Firstly, I have to make this very, very clear: I am very happy to be here in Arizona and especially pleased about escaping more of BC’s winter this year. No question – my inner snowbird is being well served and satisfied. So is Sal’s.
Phoenix has not proven very interesting. Not so far, anyway. To be fair, we have not explored most of it yet but what we have explored is kinda flat and brown and mainly comprised of shopping centres. There HAS to be more but, so far, I haven’t found it.
Again….we have not exhausted all areas. We’ll give Scottsdale a shot today at entertaining us to the degree we think we deserve. I am looking for quirky and weird verging on riotous with a smidge of danger. With good street food. We’ll see.
In actual fact, we have been mostly content to work half a day at ‘home’ trying to make a silk book out of a sow’s writings so as to produce the much anticipated second book. But so far all we have managed to achieve is improved grammar and spelling, better, tighter writing and it is getting more organized for easier reading.
The content still half sucks, in my opinion. I need to improve that. And, GET THIS: According to the Huffington Post, “The average U.S. nonfiction book is now selling less than 250 copies per year and less than 3,000 copies over its lifetime. There is no general audience for most nonfiction books, and chasing after such a mirage is usually far less effective than connecting with one’s communities. A book has less than a 1% chance of being stocked in an average bookstore”.
So, you can see the challenge.
There are a few good anecdotes in the book. I may add some more. And there is some ‘advice’ as to how to go about living off the grid but I am really not knowledgeable enough to do a HOW-TO or even give good instructions on much of anything factual or technical or even all that detailed. There is a smidge of philosophy-like stuff…you know….Dave’s thoughts on life….that kind of thing (yawn). It is turning out to be a natural-enough extension of the first book but it is not a page-turner.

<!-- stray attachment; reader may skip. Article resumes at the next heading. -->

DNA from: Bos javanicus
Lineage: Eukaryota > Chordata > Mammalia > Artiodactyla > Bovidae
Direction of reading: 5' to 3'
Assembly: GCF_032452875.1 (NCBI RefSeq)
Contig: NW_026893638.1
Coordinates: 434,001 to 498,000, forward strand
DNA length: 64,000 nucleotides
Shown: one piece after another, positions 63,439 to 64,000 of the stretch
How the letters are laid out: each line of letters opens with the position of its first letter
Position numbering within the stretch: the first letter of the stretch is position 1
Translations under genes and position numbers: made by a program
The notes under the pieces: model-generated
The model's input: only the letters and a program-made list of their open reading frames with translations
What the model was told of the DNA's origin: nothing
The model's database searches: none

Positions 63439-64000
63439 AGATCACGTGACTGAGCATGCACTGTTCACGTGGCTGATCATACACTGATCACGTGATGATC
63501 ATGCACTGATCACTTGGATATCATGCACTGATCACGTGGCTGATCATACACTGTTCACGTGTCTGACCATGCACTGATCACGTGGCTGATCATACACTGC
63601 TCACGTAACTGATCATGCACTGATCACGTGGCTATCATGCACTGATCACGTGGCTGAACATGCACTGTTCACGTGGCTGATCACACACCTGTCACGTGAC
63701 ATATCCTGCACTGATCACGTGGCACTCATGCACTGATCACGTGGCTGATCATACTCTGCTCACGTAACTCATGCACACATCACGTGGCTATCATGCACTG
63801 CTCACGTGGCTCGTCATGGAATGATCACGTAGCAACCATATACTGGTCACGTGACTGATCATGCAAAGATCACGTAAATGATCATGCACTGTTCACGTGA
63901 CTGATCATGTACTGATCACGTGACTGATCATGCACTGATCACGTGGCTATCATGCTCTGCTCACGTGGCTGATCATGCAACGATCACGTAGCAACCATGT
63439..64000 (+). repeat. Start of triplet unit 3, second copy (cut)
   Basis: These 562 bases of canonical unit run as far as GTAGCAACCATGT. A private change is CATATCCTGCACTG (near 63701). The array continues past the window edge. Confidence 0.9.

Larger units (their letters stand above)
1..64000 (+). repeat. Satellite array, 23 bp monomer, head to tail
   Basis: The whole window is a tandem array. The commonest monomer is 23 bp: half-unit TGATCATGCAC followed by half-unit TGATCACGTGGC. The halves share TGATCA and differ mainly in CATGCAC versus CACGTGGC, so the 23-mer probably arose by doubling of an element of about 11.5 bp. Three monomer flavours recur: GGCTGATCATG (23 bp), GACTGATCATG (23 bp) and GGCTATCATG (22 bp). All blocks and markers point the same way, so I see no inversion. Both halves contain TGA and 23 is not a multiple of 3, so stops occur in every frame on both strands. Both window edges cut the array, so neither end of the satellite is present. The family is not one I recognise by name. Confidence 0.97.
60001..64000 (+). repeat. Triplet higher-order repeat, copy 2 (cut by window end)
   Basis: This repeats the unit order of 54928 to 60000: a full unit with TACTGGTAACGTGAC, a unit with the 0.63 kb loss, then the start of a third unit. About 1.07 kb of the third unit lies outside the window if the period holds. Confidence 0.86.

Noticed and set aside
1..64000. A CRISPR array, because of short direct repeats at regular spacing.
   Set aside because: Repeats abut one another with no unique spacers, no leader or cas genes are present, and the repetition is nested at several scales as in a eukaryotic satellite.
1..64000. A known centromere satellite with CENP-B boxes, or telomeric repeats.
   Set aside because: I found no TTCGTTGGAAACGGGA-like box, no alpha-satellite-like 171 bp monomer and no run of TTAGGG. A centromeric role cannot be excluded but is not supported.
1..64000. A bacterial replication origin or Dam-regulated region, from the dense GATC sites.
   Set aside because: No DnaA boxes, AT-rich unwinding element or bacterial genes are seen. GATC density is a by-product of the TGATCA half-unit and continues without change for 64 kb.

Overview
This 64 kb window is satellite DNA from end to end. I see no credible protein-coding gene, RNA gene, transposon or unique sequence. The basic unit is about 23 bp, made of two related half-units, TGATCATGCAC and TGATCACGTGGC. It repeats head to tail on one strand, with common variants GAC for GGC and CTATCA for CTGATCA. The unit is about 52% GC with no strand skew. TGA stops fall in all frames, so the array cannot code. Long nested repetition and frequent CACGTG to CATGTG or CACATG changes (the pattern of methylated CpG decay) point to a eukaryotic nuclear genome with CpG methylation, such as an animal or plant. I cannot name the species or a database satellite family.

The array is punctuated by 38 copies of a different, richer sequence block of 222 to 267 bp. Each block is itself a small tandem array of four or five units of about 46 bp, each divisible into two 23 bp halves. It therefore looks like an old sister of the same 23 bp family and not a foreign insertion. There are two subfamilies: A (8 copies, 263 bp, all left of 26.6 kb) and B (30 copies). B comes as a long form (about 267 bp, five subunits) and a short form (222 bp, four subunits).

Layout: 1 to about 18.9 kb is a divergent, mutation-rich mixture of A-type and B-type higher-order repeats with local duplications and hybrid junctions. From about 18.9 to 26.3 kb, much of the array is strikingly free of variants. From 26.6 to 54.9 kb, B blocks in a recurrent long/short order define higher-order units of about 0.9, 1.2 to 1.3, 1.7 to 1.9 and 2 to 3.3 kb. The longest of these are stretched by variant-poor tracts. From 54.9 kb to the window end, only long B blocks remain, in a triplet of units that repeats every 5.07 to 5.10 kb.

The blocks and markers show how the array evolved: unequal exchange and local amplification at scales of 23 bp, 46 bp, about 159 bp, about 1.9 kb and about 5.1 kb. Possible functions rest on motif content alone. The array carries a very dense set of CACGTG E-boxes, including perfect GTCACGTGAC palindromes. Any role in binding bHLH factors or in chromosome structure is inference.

So far, I do not recommend it. Obviously, neither would the Huffington Post. But we are still working at it.
One of the most interesting things about writing this second book is that I have noticed that the OTG genre has expanded quite a bit in the last two years. When we first published, there were, perhaps, fifteen or twenty authors that fell into the OTG category and some of the books were older ones re-issued. Today, that number has tripled. Mind you, a good portion of that increase is about alternative energy and sustainable food generation. Lots of How-to books on that and, of course, they are quickly out-dated by the newest one. Some of it is Prepper-type stuff (hoarding, guns, ammo, etc) and that can be kinda fun if you read between the lines. But there are also quite a few more of the ‘Our Life In the Forest’-type books. Ron Melchiore’s Off Grid and Free: My Path to the Wilderness is the last one I read. I liked it.
Anyway, the reason I mention all that is that there are smarter, better, braver, more capable OTG’ers out there and they are writing up their stories. My stuff is basically about living OTG on a hope and prayer with the help of an angel and a large supply of First Aid materials. That story has short legs. Can’t go too far on short legs. Two books may be more than enough.
So, we may wrap this puppy up, call it an epilogue or something and move on to writing something more fun.
Come January 20th, that decision may be made for us.
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